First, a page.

Photoreceptors and the receptor potential

Within an ommatidium, the lens focuses light onto the tips of photoreceptor cells, which are called retinula ('little retina') cells (see Fig. 4.5). There are usually eight or nine retinula cells per ommatidium. A retinula cell is elongated, with its longitudinal axis parallel to that of the ommatidium. Outermost is the cell body, and it includes a specialised structure, the rhab-domere, where phototransduction occurs. The cell membrane is folded into very regular finger-like projections, or microvilli, in a rhabdomere. The microvilli contain the photopigment, a rhodopsin molecule, that absorbs light and initiates the process of phototransduction. In most insects, including bees, locusts and dragonflies, the rhabdomeres of all the retinula cells of an ommatidium are adjacent to each other, creating a central rodlike structure, the rhabdom (see Fig. 4.5a). In most insects, all the retinula cells of one ommatidium share the same field of view, and all converge on the second-order neurons that are beneath their ommatidium. However, advanced dipteran flies, such as blowflies, have a different structure, where individual rhabdomeres remain separate (see Fig. 4.5b), and each photoreceptor of a rhabdom looks in a slightly different direction.

Light has a dual physical nature. The way in which it is diffracted when it passes through lenses and apertures is a characteristic of its wave-like properties. It also consists of discrete packets of energy, called photons. The amount of energy in a photon depends on the colour, or wavelength, of its light. Light is actually radiation that occupies a very narrow part of the electromagnetic spectrum, the part that animals can make use of with their eyes. Infrared radiation has a longer wavelength than visible light, and has insufficient energy to trigger phototransduction. At the other end of the visible spectrum, the amount of energy in an ultraviolet ray is so high that it is potentially damaging to biological molecules.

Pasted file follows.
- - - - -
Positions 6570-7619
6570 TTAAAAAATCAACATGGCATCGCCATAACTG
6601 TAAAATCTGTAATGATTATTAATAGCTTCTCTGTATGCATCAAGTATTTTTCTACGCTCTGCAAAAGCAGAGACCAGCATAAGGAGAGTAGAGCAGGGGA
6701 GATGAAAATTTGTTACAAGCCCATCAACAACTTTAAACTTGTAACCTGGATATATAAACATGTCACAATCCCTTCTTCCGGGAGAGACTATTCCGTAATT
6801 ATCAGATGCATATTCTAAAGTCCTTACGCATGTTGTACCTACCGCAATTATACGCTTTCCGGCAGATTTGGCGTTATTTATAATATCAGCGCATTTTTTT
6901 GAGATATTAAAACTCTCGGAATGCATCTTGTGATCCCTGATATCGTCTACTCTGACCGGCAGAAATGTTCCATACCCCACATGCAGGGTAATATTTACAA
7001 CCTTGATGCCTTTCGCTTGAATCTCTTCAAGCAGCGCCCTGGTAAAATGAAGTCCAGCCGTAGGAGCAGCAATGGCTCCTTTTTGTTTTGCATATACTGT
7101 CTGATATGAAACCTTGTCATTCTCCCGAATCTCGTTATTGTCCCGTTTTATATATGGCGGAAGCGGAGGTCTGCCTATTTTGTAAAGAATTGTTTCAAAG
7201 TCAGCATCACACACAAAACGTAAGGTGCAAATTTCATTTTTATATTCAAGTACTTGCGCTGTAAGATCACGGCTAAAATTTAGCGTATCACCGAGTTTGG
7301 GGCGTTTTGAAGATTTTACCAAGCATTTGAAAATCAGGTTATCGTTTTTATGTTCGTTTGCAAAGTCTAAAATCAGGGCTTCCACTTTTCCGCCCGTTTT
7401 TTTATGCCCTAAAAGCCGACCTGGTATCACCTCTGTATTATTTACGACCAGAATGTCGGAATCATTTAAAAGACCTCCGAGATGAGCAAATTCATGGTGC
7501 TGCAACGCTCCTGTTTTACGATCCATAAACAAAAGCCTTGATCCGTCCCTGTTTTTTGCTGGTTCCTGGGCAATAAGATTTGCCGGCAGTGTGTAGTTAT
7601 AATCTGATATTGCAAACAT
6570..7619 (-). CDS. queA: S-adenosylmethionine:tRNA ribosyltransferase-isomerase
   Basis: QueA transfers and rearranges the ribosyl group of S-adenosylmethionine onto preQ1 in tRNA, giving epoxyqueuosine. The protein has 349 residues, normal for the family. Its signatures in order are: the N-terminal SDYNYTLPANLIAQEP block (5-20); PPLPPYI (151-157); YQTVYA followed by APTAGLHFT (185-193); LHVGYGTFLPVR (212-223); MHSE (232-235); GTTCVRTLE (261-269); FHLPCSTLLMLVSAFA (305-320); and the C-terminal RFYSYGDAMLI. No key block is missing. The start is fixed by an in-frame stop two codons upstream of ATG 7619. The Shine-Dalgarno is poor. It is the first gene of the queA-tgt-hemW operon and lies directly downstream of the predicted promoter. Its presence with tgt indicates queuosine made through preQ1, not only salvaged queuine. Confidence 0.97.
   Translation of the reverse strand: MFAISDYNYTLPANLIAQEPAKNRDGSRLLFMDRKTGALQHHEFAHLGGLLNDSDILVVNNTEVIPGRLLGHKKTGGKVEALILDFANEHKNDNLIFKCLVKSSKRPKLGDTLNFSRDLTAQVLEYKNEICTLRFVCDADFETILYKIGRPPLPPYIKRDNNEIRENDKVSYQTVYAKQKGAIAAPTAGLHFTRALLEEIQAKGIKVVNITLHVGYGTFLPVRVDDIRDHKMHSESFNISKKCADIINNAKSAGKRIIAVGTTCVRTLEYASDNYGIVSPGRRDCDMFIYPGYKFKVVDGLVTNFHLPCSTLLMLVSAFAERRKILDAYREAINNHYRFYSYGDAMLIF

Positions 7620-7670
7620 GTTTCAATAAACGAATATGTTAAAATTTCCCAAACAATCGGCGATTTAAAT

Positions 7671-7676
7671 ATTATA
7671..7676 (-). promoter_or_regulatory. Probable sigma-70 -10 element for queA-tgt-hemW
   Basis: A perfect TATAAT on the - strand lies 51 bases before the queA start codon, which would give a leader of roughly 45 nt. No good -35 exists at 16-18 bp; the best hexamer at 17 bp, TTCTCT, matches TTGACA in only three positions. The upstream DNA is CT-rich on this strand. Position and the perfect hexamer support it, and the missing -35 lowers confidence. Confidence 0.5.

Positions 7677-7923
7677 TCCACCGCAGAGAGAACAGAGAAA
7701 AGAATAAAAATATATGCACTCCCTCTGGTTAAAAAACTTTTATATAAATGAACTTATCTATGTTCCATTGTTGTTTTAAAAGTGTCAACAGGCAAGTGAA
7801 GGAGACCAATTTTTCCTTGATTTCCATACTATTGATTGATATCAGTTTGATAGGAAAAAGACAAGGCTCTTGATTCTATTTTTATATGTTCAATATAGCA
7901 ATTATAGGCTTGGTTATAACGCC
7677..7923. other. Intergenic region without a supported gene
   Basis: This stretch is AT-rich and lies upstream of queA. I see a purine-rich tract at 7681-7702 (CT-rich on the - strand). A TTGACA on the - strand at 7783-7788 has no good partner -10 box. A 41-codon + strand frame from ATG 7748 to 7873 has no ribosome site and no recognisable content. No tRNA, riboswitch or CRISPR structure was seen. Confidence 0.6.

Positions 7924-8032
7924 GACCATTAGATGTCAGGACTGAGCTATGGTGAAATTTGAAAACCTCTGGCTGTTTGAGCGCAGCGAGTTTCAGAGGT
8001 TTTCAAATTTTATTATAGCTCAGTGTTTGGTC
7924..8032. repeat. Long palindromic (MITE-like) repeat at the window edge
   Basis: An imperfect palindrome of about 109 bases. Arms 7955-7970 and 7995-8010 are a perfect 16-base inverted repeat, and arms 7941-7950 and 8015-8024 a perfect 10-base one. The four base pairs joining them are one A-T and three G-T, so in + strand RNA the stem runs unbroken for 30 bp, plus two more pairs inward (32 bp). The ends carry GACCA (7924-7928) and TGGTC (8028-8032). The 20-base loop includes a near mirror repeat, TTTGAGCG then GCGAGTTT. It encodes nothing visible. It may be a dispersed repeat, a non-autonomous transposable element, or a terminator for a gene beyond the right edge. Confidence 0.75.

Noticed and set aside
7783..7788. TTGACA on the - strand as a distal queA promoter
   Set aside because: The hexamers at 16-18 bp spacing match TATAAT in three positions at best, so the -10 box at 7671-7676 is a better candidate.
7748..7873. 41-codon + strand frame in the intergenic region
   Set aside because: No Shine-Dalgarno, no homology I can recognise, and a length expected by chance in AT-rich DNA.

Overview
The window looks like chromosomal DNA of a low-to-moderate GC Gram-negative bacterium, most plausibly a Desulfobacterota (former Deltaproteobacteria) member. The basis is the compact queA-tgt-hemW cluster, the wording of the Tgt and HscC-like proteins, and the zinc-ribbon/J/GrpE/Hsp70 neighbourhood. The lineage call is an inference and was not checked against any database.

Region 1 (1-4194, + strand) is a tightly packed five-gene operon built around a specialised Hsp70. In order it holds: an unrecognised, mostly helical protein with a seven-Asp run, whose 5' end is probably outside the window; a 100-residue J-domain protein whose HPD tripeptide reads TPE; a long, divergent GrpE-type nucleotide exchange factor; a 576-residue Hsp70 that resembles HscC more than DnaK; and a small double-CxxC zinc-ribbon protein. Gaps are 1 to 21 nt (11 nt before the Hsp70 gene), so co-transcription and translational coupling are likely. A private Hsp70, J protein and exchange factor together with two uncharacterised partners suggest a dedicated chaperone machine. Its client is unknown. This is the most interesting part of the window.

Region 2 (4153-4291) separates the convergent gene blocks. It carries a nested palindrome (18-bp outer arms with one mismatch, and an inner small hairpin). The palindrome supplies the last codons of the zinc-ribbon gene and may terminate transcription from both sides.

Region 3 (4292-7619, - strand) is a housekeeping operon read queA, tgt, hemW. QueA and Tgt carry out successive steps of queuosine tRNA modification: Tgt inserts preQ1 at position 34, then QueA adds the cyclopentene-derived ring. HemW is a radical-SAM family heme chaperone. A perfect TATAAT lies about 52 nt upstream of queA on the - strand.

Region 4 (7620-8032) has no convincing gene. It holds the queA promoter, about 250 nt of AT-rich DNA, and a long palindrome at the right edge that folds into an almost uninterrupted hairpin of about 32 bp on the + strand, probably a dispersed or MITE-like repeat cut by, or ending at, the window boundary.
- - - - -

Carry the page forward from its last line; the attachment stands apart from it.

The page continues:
Photoreceptors are capable of responding to single photons of light, if the eye has been left in darkness for some time to maximise its sensitivity. In an insect, each photon gives rise to a discrete, depolarising potential, often called a bump because of its shape. Bumps are usually 1-2 mV high in intracellular recordings (Fig. 4.7a). In absolute darkness, bumps are very rare, and the evidence that each bump represents the absorption of a photon comes from a comparison between the statistical properties of the arrival of photons from a very dim light source at a retinula cell and of the occurrence of bumps in the cell. About 60 per cent of the photons that arrive at a facet generate a bump (Lillywhite, 1977).